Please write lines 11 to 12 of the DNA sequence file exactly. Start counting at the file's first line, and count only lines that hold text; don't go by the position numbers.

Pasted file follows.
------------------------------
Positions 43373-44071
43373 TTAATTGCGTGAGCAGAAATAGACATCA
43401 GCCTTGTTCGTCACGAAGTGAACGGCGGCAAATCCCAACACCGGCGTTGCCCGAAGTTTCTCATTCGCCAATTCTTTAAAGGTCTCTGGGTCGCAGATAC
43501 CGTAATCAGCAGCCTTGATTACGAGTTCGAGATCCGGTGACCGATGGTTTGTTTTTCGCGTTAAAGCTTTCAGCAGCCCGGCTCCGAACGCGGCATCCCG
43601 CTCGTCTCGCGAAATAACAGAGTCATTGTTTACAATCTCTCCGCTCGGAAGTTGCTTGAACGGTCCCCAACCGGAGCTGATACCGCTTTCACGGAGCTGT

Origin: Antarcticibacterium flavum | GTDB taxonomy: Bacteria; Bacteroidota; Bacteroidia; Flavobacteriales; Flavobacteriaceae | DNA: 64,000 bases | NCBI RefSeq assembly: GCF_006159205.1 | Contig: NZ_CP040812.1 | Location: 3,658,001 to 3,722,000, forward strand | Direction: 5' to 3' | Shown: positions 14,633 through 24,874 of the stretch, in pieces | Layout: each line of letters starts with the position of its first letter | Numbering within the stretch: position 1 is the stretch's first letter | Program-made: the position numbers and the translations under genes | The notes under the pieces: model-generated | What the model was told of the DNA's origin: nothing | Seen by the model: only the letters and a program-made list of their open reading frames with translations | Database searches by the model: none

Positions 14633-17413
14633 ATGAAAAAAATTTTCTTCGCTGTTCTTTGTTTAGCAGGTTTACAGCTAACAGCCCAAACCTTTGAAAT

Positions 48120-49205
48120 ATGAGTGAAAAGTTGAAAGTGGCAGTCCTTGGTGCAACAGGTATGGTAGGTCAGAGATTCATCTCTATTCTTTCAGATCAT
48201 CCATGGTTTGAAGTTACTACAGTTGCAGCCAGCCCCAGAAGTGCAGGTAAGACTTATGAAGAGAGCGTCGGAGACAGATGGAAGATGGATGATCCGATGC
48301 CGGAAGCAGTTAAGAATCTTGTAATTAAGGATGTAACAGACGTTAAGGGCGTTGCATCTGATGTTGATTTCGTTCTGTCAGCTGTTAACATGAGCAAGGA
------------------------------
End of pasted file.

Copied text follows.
48201 CCATGGTTTGAAGTTACTACAGTTGCAGCCAGCCCCAGAAGTGCAGGTAAGACTTATGAAGAGAGCGTCGGAGACAGATGGAAGATGGATGATCCGATGC
48301 CGGAAGCAGTTAAGAATCTTGTAATTAAGGATGTAACAGACGTTAAGGGCGTTGCATCTGATGTTGATTTCGTTCTGTCAGCTGTTAACATGAGCAAGGA